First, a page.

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Australian Journalist Relives the Hell of Fleeing for His Life in a Viet Cong Ambush

September 16, 1990|CHRIS PETERSON | REUTERS

HONG KONG — In Saigon's Cholon district at breakfast time in May, 1968, Frank Palmos came as close to death as any man can and survive physically unscathed.

Against all odds, the Australian managed to flee the scene of a May 5 ambush in which Viet Cong guerrillas shot four of his fellow journalists to death, including Reuters correspondents Bruce Pigott, an Australian, and Ron Laramy, a Briton.

The other two journalists in a small jeep, driving in Cholon to check reports of fighting in what became known as the Battle for Saigon, were Australians John Cantwell of Time magazine and Michael Birch of the Australian Associated Press.

For Palmos, then a 28-year-old free-lance writer covering the Vietnam War, the nightmare did not end until Jan. 15, 1988, when, after an extraordinary piece of detective work, he came face to face with the man who had led the Viet Cong ambush team.

Palmos, who admits that the years leading up to the 1988 confrontation left him emotionally scarred, has written of the ambush and his subsequent search for the leader of the squad that killed his friends in a newly published book, "Ridding the Devils."

His description of the moment he came face to face with Co Van Cuong, the ambush leader, in a Ho Chi Minh City hotel 20 years after the event is gripping.

"Forcing myself to look at him, I felt an ancient adrenaline rush, as if my body were saying, 'You will have to deal with this man. There is no retreat'," Palmos wrote.

Later, after an Australian television journalist filming the encounter had asked Cuong what it felt like to be sitting opposite a man he had tried to kill, Palmos said, "I had hunted down the quarry only to discover I was no hunter at all; there was no man to kill, but there was much that was left unsaid.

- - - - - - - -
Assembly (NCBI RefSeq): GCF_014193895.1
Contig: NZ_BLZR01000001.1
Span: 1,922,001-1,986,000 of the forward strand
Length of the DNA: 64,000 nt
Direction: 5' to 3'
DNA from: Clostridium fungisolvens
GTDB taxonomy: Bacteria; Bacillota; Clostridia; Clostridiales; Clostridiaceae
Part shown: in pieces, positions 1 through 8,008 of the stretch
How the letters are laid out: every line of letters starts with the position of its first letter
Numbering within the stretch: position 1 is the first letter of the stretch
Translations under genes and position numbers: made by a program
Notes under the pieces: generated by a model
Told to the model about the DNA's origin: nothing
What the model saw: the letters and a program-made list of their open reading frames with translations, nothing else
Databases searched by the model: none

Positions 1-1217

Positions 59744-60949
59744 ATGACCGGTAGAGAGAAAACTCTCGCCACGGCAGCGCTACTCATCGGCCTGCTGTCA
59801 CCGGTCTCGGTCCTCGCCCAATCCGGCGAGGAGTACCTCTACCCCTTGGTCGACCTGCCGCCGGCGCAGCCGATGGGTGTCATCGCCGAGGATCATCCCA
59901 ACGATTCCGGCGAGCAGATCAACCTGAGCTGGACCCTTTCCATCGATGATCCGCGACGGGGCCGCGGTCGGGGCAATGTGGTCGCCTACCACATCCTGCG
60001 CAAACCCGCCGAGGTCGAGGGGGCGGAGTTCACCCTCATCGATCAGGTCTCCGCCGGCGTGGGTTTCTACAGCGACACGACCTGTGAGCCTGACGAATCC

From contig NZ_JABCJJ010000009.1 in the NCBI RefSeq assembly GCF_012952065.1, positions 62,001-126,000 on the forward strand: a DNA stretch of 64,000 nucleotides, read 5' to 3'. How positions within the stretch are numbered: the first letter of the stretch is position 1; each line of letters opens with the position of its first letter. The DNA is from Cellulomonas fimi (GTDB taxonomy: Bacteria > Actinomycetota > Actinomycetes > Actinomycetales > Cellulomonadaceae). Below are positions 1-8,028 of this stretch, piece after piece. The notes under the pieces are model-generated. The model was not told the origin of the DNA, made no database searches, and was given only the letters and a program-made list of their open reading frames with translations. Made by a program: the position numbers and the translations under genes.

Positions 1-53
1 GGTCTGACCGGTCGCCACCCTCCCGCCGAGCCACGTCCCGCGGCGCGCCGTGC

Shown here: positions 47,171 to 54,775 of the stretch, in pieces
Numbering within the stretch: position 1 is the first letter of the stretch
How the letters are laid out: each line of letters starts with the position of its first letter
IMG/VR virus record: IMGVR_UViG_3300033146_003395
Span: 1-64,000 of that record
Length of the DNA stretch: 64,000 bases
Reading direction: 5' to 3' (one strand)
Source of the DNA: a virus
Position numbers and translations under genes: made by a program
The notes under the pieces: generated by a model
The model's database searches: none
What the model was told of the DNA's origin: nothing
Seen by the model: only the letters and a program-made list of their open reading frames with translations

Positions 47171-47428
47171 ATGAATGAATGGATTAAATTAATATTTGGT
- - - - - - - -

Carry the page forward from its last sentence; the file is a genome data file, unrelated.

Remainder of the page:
"I found myself less concerned with Van Cuong's culpability or otherwise than with the fact that we were unable, in these circumstances, to open our hearts to each other. . . . Far from wanting to hurt this man, I found myself wanting to make it easier for him to tell his story."

Palmos, who said he escaped by feigning death and then running for safety with a Viet Cong guerrilla chasing him for 75 yards and firing at him, says in his book that he established that Cuong, although leader of the squad, was not the man who pursued him.

In his description of the trauma of the ambush, the years in between and his successful tracking down of the Viet Cong squad leader, Palmos said he finally has put to rest rumors that circulated in the months after the ambush, that he had jumped out of the jeep just before it turned into the square where the incident took place.

Palmos wrote that he got details of the last moments of the four journalists, details that only Cuong, as the squad leader, could know.

In their dramatic confrontation, Cuong confirmed the details that Palmos had carried in his mind over the years, and he quotes the former Viet Cong squad leader as saying, "I didn't see the first part of the ambush. . . . By the time I came out, I saw there were two killed instantly, two wounded.

"One wounded man was starting to crawl to the side of the road."

Palmos himself wrote: "The wounded man he saw crawling was the driver, John Cantwell. I had certainly reported him dead, killed by the man who eventually chased me."

The book establishes that the guerrilla who chased Palmos was then killed by rockets fired by a U.S. Cobra helicopter gunship.

"In my flight, I had drawn him into the open and brought about his death," Palmos said.

For Palmos, now free-lancing out of Perth, there was a postscript to the story.

After Palmos had met Cuong, Vietnam issued a statement Feb. 1, 1988, expressing its profound regrets over the incident.

"Our sympathy goes to all families with losses, just as I am certain they would have sympathy for our own losses," said Gen. Nguyen Tuot of the Vietnamese Department of Defense Military History Division.

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